8-1-1

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8-1-1 is an N-1-1 telephone number in Canada and the United States. In Canada, the number is used for non-urgent health services. In the United States, 8-1-1 provides a uniform national phone number to access local utility location services.

United States[edit]

8-1-1 Logo.svg

In March 2005, the United States Federal Communications Commission (FCC) made 8-1-1 the universal number for the 71 regional services that coordinate location services for underground public utilities in the U.S.[1][dated info] Before that time, each of these "call before you dig" services[2] had its own 800 number, and the FCC and others wanted to make it as easy as possible for everyone planning an excavation to call first.

This safety measure not only prevents damage that interrupts telecommunications, but also the cutting of electricity, water mains, and natural gas pipes. Establishment of an abbreviated dialing number for this purpose was required by the Pipeline Safety Improvement Act of 2002.

The use of 8-1-1 for "call before you dig" services was long established in California and Nevada, through an organization known as Underground Service Alert, before the FCC mandated its use for this purpose.

Previous use[edit]

Prior to 2005, the FCC had never officially assigned 8-1-1 for any service, but did not prevent its use either. Traditionally, 8-1-1 has been a direct line to the business office of the telephone company providing service on the line. From there, one may perform some or all of the following operations:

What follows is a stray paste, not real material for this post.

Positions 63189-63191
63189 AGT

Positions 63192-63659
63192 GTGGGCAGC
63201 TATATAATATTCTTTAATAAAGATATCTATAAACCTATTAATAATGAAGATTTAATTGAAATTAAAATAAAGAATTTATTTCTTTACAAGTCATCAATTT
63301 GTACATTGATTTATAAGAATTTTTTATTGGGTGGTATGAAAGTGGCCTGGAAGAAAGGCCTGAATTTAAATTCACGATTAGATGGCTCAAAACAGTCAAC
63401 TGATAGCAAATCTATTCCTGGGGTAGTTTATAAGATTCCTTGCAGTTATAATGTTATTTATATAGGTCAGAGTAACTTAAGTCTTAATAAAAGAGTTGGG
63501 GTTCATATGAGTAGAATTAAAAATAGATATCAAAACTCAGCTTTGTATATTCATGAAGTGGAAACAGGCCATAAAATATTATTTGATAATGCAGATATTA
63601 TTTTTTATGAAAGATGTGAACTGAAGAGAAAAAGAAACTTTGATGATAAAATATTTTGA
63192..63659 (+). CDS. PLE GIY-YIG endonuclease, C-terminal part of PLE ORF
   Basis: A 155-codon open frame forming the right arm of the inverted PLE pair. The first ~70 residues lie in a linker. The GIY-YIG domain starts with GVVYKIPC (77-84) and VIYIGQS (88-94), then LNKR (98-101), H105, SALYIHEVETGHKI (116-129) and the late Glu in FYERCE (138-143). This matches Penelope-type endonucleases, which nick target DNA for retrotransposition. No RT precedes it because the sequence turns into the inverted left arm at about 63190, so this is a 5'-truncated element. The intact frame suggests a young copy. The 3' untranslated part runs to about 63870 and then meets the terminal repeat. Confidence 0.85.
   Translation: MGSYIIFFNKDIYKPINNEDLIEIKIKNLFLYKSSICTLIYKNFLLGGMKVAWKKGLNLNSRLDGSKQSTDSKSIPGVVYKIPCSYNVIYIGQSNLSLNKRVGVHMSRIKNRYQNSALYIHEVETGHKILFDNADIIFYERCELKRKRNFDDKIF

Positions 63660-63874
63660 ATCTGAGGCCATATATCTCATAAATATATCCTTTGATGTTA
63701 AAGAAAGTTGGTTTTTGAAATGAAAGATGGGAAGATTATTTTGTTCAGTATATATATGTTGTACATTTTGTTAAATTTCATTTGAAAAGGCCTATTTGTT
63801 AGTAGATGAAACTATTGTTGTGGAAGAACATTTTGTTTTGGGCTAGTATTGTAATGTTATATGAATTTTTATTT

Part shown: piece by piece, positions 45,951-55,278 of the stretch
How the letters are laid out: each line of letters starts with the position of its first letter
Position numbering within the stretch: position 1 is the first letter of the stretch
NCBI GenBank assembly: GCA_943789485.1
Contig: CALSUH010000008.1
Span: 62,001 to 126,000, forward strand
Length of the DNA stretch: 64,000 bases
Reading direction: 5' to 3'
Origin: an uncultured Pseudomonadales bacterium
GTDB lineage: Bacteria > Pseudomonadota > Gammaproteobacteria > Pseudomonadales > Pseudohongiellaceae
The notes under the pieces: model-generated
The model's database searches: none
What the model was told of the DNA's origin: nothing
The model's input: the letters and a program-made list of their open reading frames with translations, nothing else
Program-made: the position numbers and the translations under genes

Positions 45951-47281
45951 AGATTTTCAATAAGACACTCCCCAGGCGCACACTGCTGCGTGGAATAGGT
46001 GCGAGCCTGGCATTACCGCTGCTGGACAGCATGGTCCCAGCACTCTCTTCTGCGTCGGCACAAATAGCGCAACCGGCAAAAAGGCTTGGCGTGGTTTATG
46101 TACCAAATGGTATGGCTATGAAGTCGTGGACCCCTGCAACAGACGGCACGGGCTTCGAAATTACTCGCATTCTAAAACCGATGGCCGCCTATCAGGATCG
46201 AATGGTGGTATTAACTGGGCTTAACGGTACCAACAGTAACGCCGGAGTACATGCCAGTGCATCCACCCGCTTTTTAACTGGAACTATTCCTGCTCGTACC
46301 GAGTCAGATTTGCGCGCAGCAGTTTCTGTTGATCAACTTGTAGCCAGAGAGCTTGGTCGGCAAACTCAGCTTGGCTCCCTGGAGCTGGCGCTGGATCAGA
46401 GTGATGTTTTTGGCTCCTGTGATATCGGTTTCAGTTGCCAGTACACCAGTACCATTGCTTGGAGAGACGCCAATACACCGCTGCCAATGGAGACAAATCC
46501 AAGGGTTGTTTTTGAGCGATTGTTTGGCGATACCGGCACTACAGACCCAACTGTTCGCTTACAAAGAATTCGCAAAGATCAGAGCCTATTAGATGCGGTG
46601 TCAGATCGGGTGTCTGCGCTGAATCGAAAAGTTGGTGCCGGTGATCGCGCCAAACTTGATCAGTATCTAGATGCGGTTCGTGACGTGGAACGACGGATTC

Such services have been merged into 6-1-1. Mobile phones sometimes use 6-1-1 for this purpose as well. Many telephone companies, including Canada's Telus, are experimenting with merging 8-1-1 and 6-1-1 service now that neither will usually route directly to a human operator. Generally, an automatic phone answering system or other automated attendant will now answer both lines anyway.

At one point in time, this number routed to 9-1-1 as a misdialed call, but this operation has long passed from use. It was designed so that when someone was in a crisis, they would not be panicked by having reached the wrong line. However, the reassignment of this code was required due to the scarcity of N11 numbers.

Canada[edit]

In Canada, in July 2005, the Canadian Radio-television and Telecommunications Commission (CRTC) assigned 8-1-1 for non-urgent health teletriage/telehealth services. In May 2008, the province of Quebec announced the adoption of 8-1-1 for this purpose,[3] followed by British Columbia in November 2008,[4] Nova Scotia in July 2009,[5] and Saskatchewan in March 2013.[6]

References[edit]

External links[edit]